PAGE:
Wet and Wild Fun in the Tuckaseegee River Gorge

“Eventually, all things merge into one, and a river runs through it.” -Norman Maclean

It seems as though many students here at WCU seek different forms of freedom and adventure, yet many of them haven’t yet realized how much freedom and adventure a whitewater river can bring to them. Right here in WCU’s domain is the lingering Tuckaseegee River, an instant classic for freedom riders and gratis spirits. The Tuckaseegee River has been known for its rich farmland scenery, Cherokee burial mounds, and the train wreck remains from the movie The Fugitive starring Harrison Ford. These are only a few things that the river brings to freedom seekers. The state record brown trout was caught in the “Tuck,” so you’ll most likely see fisherman along the banks as well as in the shallower areas of the river for fly fishing. Recreational class 1 and 2 whitewater trips depart from Doggie Park, which is the public “put in,” in Dillsboro and end at the ‘take out,” at Barkers Creek Bridge where you can find bathrooms and changing rooms at Tuckaseegee Outfitters. The trip is approximately 5 miles long and can last anywhere from 2 to 3 hours. James Jackson, owner and founder of Tuckaseegee Outfitters (the original outfitter on the “Tuck”) has 33 years of experience in guiding and working on every single river in the Southeastern US, nationally, as well as many international whitewater rivers. The Tuckaseegee River also offers the warmest water that a Southeastern river can with its average temperature of 60 degrees, compared to the Nantahala with its average of 40 degrees. The crafts being offered are inflatable rafts, inflatable two person kayaks, inflatable solo kayaks as well as reliable tubing. James Jackson started floating down the lower gorge first in 1974 in tubes to unwind with his friends after a long day of class. The grand opening of Tuckaseegee Outfitters back in 1988 initiated a whole new era of recreational river trips that enticed inexperience families as well as some of the most experienced kayakers and canoe paddlers from the area. The Great Smoky Mountain Railroad already brought in a good number of tourists, many of which were families who had little or no experience on whitewater rivers. The railroad just so happened to navigate along the scenic Tuckaseegee which attracted more interest in the eco-friendly recreation of whitewater crafts. As part of the FERK (Federal Energy Regulatory Commission) for regimenting agreement, Duke Energy agreed to provide water free of charge during the prime recreational summer season. The Nantahala Relicensing: Recreational In stream Flow Study which can be found on Nantahala Power.com shows how they determined the amount of water necessary to provide acceptable and optimal recreation experience for both boaters and anglers of various experience levels. The flow studies for the Tuckaseegee River were done in the Spring of 2001 and the benefits provided Duke energy with the best ways to utilize our water resources and keep the initial environment unharmed. On Mondays there is no scheduled release from Duke Energy, thus making it a great day of the week to visit the section for fishing no matter what your angling experience might be, there’s plenty of room for everyone. The no-release Monday was negotiated by Trout Unlimited and is a wonderful day to try your luck in catching some of the largest speckled brown trout as well as rainbow trout. Don’t forget to purchase a fishing license as well as follow all of the state fishing laws for the Lower Gorge. Recreational angling as well as rafting, kayaking, canoeing and tubing are possible on Tuesdays, Fridays and Sundays, as the West Fork, which comes from Bear, Wolf and Cedar Cliff Lakes, is released. The West Fork release acts as a balance of water which can allow fun for both angling as well as paddling. On Wednesdays, Thursdays and Saturdays, the East Fork water is released via Glenville Lake. The East Fork release offers more water which is provided for the primary paddling season. These are great days to float down the river via any type of vessel one might prefer and enjoy the entry level class 1 and 2 rapids as well as the stunning Smoky Mountain backdrops and resonance of the historic river. Don’t hesitate when it comes to seeking out adventure when it’s right under your feet. Gather a few friends together and come take a river trip that can provide a lasting upbeat memory you can share for the rest of your life.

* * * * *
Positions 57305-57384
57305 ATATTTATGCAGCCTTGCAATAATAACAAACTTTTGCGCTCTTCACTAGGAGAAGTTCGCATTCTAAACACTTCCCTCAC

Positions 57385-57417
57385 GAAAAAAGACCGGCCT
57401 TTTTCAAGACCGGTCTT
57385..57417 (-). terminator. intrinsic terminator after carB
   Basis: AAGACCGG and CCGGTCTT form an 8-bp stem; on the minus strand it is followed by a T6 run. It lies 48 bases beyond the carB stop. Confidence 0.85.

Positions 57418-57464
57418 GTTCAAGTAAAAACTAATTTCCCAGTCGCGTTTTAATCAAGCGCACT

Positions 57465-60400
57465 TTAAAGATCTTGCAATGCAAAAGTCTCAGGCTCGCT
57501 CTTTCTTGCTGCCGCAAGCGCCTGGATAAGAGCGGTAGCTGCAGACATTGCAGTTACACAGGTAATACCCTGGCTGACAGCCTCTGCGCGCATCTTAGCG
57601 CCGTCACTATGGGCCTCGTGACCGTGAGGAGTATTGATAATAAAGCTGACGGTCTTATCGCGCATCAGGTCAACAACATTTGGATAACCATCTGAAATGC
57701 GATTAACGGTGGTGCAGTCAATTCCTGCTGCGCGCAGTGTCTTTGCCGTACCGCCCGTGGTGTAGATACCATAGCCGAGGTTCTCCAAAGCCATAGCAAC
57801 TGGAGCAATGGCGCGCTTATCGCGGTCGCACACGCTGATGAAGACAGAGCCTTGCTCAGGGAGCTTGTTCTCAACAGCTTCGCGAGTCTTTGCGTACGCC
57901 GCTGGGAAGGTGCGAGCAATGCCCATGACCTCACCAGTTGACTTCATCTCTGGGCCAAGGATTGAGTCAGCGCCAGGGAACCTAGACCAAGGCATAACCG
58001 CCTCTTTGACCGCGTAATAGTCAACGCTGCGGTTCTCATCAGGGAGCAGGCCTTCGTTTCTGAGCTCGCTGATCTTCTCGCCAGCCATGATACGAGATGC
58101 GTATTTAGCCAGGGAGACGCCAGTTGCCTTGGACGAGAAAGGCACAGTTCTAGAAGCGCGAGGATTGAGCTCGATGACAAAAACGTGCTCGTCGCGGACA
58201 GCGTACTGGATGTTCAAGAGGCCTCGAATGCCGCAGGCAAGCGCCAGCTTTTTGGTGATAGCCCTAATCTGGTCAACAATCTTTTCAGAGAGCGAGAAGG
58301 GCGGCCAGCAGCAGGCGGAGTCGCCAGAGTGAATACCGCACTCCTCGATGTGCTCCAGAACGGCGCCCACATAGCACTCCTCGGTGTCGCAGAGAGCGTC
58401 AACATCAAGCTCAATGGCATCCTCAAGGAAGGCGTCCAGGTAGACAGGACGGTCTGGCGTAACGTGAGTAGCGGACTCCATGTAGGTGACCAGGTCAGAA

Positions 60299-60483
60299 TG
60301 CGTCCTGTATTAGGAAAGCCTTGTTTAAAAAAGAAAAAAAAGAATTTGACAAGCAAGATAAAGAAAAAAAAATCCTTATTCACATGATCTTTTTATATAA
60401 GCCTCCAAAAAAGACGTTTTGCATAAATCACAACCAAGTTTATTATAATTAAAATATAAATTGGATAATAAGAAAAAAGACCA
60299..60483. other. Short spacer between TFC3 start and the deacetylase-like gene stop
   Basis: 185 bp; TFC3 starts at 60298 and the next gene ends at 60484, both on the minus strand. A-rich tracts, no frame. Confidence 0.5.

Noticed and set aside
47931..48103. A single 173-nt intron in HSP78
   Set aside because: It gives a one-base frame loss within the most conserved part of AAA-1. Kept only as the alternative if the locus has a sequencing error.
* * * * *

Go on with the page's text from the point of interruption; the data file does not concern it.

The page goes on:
To get this years water level* calendar or to receive any additional information about river adventures on the Tuckaseegee River contact Mark Brown via email at Markebrown@nc.rr.com, call Tuckaseegee Outfitters at 1-888-593-5050 or locally at 1-828-586-5050 or visit www.RaftNC.com.